While there’s no doubt that it is a rorqual whale, there’s some doubt about the exact location (wrongly also Cambodschia was in question) and also if it is truly B. brydei. It is and here’s the full story…
In the morning of 11th October fisherman reported a stranded whale, about 13 to 15 meters long, in the mudflats about three kilometers from the coast off Vin Chau, Soc Trang, Vietnam. As can easily be seen from the available pictures this rorqual whale has three parallel ridges and therefore belongs to the bryde whales. People digged sand for water and set up tents in order to wait for the flood but for no avail. The whale died in the evening of the same day probably due to the intensive heat. Because whales are in vietnam also revered, a crane was hired to bring the carcass to an temple and to bury it (1, 2, 3 a news-video). The transport from the coast to the temple was filmed from various people, the longest video is from a person naming herself Minhvy Kim on YouTube. If someone has enough time and keen eyes search for similar clothed persons in both videos but comparing the trucks is much easier: in both videos the side of the truck is blue. In the “monster”-video beginning from about 1:26 to 1:44 you can watch a sign at the left side with the approximate inscription “BBC 018,45” and the same sign in Minhvy Kim’s video at 17:33 and 26:13. While it seems that the “monster”-video was filmed on the coast instead it was filmed before the whale was buried at the temple. At 1:59 in the “monster-“video and at 28: 47 in Minvhy Kim’s video you can see the same red tower with golden top in the background. Case solved and closed.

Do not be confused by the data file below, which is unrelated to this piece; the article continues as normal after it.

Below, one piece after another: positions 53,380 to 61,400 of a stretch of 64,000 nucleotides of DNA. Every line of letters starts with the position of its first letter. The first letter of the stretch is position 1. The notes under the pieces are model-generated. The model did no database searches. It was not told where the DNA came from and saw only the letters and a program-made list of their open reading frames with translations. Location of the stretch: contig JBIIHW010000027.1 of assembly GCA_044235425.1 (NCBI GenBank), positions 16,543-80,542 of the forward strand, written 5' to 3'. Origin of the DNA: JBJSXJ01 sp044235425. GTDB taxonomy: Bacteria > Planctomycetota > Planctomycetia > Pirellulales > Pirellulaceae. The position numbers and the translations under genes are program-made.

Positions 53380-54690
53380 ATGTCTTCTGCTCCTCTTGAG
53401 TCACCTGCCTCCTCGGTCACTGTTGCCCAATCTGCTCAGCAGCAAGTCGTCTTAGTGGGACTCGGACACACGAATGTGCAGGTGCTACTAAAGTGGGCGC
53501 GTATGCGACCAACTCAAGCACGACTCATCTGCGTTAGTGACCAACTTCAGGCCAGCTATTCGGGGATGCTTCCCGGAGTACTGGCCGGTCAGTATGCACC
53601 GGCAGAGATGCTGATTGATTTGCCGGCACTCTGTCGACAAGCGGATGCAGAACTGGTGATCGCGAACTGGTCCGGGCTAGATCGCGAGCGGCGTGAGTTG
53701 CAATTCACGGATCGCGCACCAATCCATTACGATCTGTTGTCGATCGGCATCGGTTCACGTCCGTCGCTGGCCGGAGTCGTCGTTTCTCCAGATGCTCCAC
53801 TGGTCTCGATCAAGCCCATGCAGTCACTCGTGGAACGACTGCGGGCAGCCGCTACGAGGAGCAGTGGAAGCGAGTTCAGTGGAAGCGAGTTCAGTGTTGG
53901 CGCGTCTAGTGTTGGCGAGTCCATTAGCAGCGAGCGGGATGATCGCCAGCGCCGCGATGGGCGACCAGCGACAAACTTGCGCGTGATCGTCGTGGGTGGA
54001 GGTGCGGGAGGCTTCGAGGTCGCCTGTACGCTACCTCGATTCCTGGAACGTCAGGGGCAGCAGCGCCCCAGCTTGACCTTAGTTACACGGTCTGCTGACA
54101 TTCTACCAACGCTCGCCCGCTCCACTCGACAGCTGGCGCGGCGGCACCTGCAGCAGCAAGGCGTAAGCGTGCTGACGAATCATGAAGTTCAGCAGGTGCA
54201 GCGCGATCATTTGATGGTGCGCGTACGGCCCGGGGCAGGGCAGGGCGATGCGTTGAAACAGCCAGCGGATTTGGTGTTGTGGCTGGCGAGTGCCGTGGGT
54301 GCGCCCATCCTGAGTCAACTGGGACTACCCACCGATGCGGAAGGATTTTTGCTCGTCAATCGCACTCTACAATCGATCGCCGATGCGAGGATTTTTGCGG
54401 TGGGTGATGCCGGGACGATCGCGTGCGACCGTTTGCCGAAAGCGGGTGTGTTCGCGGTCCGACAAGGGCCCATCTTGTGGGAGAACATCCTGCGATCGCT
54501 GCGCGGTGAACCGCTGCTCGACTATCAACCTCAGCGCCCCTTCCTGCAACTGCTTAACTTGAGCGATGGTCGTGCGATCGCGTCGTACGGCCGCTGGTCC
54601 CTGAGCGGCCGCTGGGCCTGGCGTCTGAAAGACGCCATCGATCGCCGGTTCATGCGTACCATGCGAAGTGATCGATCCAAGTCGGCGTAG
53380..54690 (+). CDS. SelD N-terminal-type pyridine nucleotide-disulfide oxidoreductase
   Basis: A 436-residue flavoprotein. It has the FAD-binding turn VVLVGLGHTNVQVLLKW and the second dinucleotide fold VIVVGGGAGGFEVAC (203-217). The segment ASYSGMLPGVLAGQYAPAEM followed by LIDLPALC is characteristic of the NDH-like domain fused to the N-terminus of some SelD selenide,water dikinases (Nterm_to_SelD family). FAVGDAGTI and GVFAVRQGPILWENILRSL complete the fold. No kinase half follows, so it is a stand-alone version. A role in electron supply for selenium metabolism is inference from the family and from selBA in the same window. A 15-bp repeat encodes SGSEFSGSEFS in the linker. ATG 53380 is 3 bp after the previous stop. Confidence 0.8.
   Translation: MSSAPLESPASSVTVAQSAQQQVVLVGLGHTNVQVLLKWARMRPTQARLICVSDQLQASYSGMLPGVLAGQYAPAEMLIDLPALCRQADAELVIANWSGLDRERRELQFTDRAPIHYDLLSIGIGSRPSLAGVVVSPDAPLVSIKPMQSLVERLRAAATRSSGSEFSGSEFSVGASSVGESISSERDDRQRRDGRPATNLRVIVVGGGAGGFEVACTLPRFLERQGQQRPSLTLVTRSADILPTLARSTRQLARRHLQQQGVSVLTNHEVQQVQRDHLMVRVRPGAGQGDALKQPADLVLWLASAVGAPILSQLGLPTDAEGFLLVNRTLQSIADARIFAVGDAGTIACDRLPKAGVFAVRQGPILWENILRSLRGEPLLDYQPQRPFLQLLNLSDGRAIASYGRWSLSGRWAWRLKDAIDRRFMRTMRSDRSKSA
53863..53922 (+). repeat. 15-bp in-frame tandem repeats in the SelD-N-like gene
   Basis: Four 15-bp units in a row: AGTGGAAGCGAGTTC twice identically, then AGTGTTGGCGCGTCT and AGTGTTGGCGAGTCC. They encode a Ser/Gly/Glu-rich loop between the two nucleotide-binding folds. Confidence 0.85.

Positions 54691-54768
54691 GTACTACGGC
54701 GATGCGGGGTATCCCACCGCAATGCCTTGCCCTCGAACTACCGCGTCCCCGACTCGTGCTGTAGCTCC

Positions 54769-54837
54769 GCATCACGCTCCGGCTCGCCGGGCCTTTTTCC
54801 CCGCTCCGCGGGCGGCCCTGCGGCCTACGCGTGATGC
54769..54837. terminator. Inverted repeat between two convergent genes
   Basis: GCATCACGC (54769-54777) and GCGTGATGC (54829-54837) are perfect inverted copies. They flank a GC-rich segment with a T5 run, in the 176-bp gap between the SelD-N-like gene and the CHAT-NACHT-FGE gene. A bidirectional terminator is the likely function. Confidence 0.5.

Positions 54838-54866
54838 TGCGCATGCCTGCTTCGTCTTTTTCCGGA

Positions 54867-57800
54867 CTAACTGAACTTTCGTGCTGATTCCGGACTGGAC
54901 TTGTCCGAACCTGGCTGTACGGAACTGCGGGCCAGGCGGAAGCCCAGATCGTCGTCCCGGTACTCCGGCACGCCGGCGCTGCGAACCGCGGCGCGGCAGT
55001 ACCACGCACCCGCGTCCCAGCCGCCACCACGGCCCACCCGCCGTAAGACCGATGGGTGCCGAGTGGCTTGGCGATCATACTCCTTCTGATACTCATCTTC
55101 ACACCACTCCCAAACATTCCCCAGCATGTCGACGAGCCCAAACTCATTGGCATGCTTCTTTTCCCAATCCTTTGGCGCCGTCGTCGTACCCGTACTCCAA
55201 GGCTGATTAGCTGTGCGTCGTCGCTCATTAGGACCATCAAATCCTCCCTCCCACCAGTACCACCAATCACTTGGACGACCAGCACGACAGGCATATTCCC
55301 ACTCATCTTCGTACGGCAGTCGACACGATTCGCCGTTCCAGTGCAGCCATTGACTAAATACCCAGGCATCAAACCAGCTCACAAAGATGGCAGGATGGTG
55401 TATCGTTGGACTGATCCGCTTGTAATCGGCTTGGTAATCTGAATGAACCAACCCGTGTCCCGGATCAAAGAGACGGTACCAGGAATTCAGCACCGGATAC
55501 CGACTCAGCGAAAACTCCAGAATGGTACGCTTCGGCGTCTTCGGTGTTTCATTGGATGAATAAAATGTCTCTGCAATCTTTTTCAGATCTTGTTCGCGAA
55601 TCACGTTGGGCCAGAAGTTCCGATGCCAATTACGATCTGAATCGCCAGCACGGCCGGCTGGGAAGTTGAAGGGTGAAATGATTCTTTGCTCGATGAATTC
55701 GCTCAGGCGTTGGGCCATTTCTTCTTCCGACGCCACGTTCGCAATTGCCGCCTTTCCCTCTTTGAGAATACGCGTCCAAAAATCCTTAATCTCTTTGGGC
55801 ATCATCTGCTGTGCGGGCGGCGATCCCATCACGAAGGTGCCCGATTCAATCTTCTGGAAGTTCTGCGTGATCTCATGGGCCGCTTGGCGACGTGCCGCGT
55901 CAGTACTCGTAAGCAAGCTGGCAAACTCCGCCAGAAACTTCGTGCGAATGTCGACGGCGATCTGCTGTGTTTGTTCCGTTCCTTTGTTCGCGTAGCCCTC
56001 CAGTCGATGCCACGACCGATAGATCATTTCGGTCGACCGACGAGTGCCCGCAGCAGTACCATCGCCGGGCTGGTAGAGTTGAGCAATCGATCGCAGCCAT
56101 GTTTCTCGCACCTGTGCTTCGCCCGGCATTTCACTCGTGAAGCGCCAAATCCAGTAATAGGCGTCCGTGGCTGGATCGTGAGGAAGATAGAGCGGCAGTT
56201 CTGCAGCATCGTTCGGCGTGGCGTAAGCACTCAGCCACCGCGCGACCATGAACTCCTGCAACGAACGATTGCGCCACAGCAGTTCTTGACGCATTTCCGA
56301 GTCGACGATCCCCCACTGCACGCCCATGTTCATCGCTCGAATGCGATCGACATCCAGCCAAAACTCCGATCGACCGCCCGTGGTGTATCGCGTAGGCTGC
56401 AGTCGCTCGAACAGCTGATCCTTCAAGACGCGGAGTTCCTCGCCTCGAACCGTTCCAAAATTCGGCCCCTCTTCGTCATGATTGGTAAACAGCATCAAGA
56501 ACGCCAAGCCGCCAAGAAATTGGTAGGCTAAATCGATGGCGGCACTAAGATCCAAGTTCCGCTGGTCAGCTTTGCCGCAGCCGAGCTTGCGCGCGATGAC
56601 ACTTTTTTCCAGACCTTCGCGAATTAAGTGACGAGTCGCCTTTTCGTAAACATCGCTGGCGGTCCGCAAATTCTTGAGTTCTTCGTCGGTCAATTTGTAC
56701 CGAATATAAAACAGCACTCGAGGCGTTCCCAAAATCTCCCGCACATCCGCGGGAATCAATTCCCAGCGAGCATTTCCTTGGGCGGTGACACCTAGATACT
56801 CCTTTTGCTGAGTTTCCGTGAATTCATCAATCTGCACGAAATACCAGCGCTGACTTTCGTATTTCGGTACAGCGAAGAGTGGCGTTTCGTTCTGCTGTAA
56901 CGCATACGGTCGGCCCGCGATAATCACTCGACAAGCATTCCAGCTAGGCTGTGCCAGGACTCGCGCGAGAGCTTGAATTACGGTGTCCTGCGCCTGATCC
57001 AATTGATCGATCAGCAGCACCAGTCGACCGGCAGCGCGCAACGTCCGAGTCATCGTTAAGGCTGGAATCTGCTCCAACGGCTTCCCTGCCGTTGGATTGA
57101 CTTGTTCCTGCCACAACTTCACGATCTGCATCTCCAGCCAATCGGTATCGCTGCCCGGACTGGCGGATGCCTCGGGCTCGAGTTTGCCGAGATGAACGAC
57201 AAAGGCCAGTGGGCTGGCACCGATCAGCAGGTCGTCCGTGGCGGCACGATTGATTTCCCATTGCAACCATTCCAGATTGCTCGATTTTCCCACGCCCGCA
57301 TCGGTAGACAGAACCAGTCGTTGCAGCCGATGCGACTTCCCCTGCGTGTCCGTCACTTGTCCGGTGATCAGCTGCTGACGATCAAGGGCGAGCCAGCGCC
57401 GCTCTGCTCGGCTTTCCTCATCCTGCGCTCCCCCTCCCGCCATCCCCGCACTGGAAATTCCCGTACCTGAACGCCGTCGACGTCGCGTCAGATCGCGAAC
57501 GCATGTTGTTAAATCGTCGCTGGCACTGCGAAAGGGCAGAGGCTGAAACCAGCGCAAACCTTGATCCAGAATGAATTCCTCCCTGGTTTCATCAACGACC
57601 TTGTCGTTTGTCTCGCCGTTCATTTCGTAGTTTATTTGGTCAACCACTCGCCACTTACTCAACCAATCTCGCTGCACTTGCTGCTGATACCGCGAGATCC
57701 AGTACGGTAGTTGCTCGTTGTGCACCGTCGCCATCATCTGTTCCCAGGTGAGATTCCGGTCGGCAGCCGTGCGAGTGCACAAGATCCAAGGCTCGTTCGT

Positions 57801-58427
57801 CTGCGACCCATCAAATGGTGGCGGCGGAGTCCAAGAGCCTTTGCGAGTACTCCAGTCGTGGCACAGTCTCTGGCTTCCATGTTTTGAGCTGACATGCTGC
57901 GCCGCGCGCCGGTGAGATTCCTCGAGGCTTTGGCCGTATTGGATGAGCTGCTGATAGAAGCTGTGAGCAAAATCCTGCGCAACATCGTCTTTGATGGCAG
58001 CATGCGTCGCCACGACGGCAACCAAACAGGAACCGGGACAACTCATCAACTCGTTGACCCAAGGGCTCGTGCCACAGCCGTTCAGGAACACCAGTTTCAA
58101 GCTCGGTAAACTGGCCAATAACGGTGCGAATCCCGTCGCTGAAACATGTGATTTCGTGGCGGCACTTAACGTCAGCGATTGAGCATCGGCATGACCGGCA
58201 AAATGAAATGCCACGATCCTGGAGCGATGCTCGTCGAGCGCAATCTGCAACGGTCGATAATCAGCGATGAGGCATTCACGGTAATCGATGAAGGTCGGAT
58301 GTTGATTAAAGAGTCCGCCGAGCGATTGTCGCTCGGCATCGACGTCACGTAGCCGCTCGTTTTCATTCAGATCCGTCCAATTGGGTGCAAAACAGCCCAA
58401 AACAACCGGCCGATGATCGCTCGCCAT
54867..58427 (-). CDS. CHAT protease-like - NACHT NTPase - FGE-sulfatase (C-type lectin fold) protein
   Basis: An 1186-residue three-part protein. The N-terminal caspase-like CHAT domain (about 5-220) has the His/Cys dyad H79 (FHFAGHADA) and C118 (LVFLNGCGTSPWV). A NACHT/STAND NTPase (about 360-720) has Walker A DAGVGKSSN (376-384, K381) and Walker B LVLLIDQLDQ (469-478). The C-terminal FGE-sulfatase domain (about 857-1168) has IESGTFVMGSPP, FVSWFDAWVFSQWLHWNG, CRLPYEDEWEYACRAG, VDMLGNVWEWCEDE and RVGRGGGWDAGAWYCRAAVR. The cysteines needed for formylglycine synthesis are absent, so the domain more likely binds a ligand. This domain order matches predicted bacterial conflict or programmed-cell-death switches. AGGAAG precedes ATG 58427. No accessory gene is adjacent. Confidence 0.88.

RocketNews24 published this clarification on the location:
***UPDATE*** We previously reported that the “monster” was found in Vietnam. After comments from some of our readers (thank you!), we did some fact checking and consulted a Vietnamese-speaker and found that it was actually found in Cambodia.
To further detail the types of whales being discussed, here are species, in context, mentioned above.
The Rorquals (family Balaenopteridae) are the largest group of baleen whales, with nine extant species in two genera.
The family Balaenoptera consists of the following:
Fin whale, Balaenoptera physalus
Sei whale, Balaenoptera borealis
Bryde’s whale, Balaenoptera brydei
Eden’s whale, Balaenoptera edeni
Blue whale, Balaenoptera musculus
Common minke whale, Balaenoptera acutorostrata
Antarctic minke whale, Balaenoptera bonaerensis
Omura’s whale, Balaenoptera omurai